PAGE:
Mason Verger is disturbed to find himself not the star of a show called Verger, but merely the “little-bad” on a show called Hannibal. The final pieces are put in place for the epic season finale, and a guest star returns.
A treat of an episode filled with guest stars Katherine Isabelle, Jeremy Davies, and Chris Diamantopoulos. We spend the first ten minutes discussing the character of Margot Verger and the differences between the books, movies, and this series, and Bryan Fuller’s versions of a character that was a bit of a stereotype in Thomas Harris’ work. Beyond that we get the strangest killer of the week scenario involving a horse and womb.
We marvel at the dichotomy that a very strong episode with a slammin’ finale could have so many clunky scenes. Beverly behaving as a greatly dumbed down version of herself is a red flag. We all fawn over the naivety of Chilton and I put forth that Hannibal doing a Punch and Judy style hand-puppet show in a dream sequence in season 3 would be the best thing ever!
All on this episode of Eat The Rudecast, an unauthorized podcast about NBC’s Hannibal, and the works of Thomas Harris.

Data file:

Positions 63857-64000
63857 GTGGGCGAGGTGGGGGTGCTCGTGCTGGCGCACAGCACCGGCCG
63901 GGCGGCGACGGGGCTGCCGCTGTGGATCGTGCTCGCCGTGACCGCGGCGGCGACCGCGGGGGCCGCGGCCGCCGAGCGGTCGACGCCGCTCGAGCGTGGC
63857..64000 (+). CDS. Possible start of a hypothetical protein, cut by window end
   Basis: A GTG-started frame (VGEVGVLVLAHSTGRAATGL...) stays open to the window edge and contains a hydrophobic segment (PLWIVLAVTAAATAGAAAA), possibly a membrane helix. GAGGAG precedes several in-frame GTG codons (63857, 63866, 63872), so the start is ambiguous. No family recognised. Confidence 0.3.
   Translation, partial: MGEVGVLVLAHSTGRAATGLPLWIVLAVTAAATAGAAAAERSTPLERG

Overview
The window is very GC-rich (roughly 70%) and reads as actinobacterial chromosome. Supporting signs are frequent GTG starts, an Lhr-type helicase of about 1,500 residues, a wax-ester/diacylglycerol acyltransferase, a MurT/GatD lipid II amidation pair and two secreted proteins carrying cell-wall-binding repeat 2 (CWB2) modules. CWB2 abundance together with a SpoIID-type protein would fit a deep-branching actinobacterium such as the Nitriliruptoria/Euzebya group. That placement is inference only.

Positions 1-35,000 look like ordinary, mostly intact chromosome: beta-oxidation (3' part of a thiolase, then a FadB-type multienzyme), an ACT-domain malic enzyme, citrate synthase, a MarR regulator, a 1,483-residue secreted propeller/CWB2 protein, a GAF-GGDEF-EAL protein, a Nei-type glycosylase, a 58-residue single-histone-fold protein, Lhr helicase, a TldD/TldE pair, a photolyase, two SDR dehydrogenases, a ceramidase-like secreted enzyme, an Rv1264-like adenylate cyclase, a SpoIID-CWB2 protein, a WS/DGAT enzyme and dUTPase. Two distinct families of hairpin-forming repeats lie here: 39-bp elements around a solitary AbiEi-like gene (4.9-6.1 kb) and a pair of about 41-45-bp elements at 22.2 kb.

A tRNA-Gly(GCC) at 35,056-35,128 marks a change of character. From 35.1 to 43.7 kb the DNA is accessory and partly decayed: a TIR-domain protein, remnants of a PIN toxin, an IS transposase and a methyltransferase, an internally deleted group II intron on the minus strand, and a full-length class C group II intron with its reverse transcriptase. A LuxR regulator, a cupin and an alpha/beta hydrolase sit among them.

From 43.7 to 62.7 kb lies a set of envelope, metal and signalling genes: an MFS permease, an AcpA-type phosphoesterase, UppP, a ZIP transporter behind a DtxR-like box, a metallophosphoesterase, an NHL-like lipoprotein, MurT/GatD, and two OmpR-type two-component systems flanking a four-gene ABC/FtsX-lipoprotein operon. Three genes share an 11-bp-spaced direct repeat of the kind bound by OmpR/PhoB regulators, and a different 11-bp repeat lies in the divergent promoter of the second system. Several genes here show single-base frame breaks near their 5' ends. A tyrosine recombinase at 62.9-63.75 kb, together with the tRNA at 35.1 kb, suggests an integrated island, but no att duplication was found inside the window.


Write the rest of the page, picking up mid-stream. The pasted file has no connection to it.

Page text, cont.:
We discuss a listener’s thoughts on Will’s hallucination during his time at the cabin with Abigail in S01E12, then dovetail into a greater discussion of the season as a whole before we take our time deconstructing the use of unreliable narrators, the beauty and the horror of the finale for Season 1 of Hannibal. Miko even reluctantly looks forward to what season 2 might bring.
The beautiful and haunting Vide Cor Meum on youtube.
The primary storyline is building speed as Will is becoming unhinged, Dr Chilton and Dr Gideon are back, and there is no killer of the week. Ahhh. Take it in. Then stick around for a crazy discussion of our HannibalLand Theme Park idea.
And if you, for fun, wanted to buy a shirt for HannibalLand, the greatest theme park of them all, you can do it here: http://www.redbubble.com/people/swingsetlife/works/12610212-visit-hanniballand
The first killer of the week that intrigues us also leads to the most implausible and hacky ending we’ve yet seen, but an entirely metaphorical killer plot introduces so many new and interesting threads.